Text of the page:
This short documentary film is the third part of a larger series hosted by Lewis Mumford, an American historian, sociologist, philosopher, and literary critic whose studies in the 20th century included attention to cities and architecture that influences the study and planning of cities into the present day.
This third film in the series takes a broader view of cities, expanding to the regional level and warning about the ill effects of the sprawling forms that most U.S. cities took on during the mid-20th century, erasing pastoral landscapes and rural communities and undermining the benefits of cities.
To present a more biological model of a balanced and cooperative relationship between urban areas and the countryside, Mumford examines the settlement patterns of the Middle Ages. The ideal image of cities presented here is set in contract with the modern United States today. In the Middle Ages, cities encouraged cooperation among urban residents, a balance with the countryside and nature, and self-sacrifice for the greater good. In cities of the past, according to Mumford, the concept of community triumphed over individual power.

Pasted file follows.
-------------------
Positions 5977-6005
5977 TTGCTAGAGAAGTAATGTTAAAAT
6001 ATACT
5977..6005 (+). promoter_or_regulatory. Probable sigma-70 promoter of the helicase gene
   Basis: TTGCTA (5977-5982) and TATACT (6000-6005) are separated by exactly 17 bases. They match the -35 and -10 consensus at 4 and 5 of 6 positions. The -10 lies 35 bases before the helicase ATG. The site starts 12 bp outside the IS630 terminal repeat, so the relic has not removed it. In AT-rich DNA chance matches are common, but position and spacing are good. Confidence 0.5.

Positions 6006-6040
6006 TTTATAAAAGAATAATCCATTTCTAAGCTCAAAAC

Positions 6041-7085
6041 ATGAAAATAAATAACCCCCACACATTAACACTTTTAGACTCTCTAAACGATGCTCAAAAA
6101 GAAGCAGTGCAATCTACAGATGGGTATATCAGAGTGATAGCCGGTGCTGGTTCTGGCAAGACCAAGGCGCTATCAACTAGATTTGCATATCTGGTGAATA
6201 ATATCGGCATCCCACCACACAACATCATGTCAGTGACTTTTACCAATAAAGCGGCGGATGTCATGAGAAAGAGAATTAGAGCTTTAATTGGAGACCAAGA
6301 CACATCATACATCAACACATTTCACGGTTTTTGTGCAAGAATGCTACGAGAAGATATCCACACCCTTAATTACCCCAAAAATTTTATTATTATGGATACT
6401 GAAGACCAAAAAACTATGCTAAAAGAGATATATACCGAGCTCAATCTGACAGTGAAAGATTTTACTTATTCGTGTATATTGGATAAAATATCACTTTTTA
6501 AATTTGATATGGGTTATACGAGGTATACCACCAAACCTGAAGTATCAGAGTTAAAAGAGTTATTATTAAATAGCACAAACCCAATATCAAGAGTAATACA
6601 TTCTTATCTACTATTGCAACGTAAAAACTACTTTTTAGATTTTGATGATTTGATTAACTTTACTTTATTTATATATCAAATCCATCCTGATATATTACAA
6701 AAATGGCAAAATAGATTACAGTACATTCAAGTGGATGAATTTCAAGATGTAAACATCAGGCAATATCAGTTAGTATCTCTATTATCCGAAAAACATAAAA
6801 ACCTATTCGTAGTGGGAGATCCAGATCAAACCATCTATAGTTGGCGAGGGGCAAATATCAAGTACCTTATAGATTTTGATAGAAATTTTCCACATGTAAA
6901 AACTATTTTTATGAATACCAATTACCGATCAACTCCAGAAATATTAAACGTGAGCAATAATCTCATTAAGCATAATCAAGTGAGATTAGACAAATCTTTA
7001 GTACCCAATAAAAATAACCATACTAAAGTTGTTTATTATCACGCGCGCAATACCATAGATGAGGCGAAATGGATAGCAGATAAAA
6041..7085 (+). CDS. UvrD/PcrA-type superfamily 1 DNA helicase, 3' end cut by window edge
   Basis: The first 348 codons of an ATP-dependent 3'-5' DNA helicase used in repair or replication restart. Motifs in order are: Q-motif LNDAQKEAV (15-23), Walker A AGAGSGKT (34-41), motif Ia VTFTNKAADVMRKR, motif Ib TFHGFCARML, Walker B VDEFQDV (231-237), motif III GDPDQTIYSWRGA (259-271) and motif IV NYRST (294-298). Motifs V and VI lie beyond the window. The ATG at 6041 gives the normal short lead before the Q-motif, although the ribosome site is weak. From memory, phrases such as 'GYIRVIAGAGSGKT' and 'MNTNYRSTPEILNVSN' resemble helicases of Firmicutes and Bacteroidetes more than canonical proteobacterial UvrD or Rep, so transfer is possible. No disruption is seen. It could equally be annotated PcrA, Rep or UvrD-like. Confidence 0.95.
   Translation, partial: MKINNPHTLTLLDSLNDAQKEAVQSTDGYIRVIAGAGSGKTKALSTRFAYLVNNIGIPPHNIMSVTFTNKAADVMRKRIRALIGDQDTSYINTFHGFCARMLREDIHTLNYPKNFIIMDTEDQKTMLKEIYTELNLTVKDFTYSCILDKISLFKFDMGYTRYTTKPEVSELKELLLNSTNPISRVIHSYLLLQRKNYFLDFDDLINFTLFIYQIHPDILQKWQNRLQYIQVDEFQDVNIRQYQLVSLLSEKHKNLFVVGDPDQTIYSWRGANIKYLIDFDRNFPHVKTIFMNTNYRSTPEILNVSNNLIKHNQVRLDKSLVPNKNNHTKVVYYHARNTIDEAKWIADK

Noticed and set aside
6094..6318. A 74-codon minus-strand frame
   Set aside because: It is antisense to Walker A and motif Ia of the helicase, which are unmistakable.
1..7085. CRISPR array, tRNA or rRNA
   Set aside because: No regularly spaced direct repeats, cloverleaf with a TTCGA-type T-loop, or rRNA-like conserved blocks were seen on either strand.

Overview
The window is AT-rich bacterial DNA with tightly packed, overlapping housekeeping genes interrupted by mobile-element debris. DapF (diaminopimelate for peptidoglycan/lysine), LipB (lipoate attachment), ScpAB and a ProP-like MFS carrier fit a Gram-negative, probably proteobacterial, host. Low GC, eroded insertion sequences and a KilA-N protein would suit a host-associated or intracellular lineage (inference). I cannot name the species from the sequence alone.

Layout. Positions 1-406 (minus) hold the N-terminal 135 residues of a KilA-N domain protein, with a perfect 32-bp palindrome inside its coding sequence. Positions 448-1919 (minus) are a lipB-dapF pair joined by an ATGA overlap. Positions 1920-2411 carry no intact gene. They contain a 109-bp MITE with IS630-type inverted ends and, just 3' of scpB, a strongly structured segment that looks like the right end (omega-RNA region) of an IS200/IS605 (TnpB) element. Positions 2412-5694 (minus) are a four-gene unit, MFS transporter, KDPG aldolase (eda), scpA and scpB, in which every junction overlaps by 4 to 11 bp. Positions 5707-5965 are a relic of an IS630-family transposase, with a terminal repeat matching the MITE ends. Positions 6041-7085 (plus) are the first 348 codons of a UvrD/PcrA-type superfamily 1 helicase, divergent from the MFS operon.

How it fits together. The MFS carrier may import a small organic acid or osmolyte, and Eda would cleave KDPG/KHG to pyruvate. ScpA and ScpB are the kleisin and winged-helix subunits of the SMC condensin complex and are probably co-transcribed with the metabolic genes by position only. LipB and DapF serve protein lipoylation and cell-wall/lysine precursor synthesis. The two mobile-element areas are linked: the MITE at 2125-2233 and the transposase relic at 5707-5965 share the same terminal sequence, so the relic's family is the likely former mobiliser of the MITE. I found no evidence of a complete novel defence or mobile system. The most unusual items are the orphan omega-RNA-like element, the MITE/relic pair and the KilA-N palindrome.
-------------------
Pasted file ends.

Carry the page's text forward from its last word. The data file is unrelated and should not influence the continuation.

The balance between the city and countryside advanced during the Middle Ages eventually gave way to the same kind of culture wars between urban and rural that the world still struggles with today. According to Mumford, the cities that have grown the fastest have lost the most of the regional harmony of the past. "Everywhere the relentless advance of the city is despoiling the natural resources of metropolitan areas," says Mumford, in a warning that rings all too true to this day.
The film concludes by presenting visions for growth management under experiment at the time of the film, in several cities in Europe and one in Canada, as an antidote to the ills of U.S. expansion.
This course is approved for 0.5 AICP CM Credit.